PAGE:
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Five unified communications trends that change the collaboration game
This article is part of the October 2013 / Vol 4 / No.5 issue of Network Evolution
Unified Communications is poised for rapid change that will be driven by a perfect storm of mobilized workers, innovative technologies and a changing vendor landscape. On the vendor front, Microsoft Lync is challenging Avaya and Cisco for market dominance, while new cloud-based providers promise to allow IT to scrap its own servers, disband centralized technology budgets and assign spending to specific lines-of-business. Meanwhile UC technologies are evolving to enable new kinds of communication through a wider variety of endpoints. WebRTC offers the power to democratize UC by extending features like voice and video into any desktop or mobile web browser. Additionally, UC vendors are integrating wired and wireless worlds to better serve the growing base of unwired workers who spend more time on tablets or smartphones than at desks. Finally, video isn't just for conferencing anymore, as consumer services such as YouTube and Vine drive enterprise video collaboration and content sharing in the enterprise. The following five trends ...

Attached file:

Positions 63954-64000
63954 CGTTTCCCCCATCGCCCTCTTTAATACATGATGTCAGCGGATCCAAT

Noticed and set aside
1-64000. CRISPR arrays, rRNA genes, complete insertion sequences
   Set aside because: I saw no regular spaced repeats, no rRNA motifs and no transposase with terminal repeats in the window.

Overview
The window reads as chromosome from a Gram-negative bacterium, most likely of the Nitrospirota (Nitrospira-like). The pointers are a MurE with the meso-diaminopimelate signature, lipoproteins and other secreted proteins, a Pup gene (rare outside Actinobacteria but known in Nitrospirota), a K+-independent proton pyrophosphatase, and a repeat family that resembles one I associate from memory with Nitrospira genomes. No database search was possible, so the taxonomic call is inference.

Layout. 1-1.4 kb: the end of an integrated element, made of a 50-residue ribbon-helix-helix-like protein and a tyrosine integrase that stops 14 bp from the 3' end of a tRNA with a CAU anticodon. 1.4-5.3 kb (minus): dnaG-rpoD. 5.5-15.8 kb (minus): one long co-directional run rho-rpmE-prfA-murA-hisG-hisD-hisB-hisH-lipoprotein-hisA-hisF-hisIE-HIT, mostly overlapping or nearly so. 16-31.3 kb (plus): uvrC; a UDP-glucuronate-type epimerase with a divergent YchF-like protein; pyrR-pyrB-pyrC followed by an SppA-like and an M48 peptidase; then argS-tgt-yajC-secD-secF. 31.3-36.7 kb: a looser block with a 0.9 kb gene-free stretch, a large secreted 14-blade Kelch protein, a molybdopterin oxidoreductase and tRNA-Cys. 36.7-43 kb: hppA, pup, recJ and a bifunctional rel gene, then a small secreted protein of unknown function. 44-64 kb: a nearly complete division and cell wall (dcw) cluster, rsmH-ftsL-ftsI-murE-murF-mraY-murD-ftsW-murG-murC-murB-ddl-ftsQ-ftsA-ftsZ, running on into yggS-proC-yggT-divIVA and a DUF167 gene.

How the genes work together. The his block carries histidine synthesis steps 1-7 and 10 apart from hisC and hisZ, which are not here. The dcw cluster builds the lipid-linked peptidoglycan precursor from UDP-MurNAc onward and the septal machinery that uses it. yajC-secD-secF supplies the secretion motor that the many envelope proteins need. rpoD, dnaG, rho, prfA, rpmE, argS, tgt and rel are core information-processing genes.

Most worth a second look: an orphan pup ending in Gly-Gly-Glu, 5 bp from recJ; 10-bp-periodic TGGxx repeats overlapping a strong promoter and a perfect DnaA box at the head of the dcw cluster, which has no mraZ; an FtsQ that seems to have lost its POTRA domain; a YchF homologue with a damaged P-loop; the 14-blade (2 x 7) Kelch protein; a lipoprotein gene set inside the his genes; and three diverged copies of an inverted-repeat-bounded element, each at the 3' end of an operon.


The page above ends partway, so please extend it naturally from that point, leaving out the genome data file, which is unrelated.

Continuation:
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Technologies like unified communications and SDN promise IT operational efficiency as a return on investment, but that can be difficult to measure.
From WebRTC to consumer video in the enterprise, UC technology innovation is changing the future of collaboration ... again.
A new generation of application visibility and control (AVC) tools allows network managers to peer into applications across their WLAN infrastructures and optimize how that traffic is delivered. These new AVC tools will help network managers deliver a wider range of critical applications to both personal and enterprise-issued devices.
In the new programmable WAN, network hypervisors can provision virtual network segments on demand to support specific applications or sets of data.
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SDN vendors promise network efficiency, but that will be hard to realize in the short term since SDN implementation requires so much capital spending.